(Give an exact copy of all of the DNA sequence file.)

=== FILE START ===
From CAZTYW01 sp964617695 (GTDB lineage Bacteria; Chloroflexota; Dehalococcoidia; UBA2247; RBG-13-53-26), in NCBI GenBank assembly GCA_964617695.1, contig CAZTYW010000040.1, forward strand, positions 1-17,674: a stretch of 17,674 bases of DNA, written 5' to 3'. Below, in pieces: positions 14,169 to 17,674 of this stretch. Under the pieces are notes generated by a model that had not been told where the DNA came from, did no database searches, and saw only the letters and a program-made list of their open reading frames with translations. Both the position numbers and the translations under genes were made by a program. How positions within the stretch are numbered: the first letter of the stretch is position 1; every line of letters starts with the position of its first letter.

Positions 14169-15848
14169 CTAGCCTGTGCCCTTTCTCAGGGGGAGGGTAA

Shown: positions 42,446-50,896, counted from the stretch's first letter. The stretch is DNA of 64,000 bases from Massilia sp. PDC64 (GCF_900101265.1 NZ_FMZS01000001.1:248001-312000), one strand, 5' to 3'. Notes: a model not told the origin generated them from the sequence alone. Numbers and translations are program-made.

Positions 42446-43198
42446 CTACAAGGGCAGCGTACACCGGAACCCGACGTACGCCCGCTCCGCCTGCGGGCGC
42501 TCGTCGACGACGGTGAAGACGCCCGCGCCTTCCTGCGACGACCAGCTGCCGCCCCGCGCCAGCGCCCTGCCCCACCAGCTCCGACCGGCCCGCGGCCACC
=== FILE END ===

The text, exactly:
From CAZTYW01 sp964617695 (GTDB lineage Bacteria; Chloroflexota; Dehalococcoidia; UBA2247; RBG-13-53-26), in NCBI GenBank assembly GCA_964617695.1, contig CAZTYW010000040.1, forward strand, positions 1-17,674: a stretch of 17,674 bases of DNA, written 5' to 3'. Below, in pieces: positions 14,169 to 17,674 of this stretch. Under the pieces are notes generated by a model that had not been told where the DNA came from, did no database searches, and saw only the letters and a program-made list of their open reading frames with translations. Both the position numbers and the translations under genes were made by a program. How positions within the stretch are numbered: the first letter of the stretch is position 1; every line of letters starts with the position of its first letter.

Positions 14169-15848
14169 CTAGCCTGTGCCCTTTCTCAGGGGGAGGGTAA

Shown: positions 42,446-50,896, counted from the stretch's first letter. The stretch is DNA of 64,000 bases from Massilia sp. PDC64 (GCF_900101265.1 NZ_FMZS01000001.1:248001-312000), one strand, 5' to 3'. Notes: a model not told the origin generated them from the sequence alone. Numbers and translations are program-made.

Positions 42446-43198
42446 CTACAAGGGCAGCGTACACCGGAACCCGACGTACGCCCGCTCCGCCTGCGGGCGC
42501 TCGTCGACGACGGTGAAGACGCCCGCGCCTTCCTGCGACGACCAGCTGCCGCCCCGCGCCAGCGCCCTGCCCCACCAGCTCCGACCGGCCCGCGGCCACC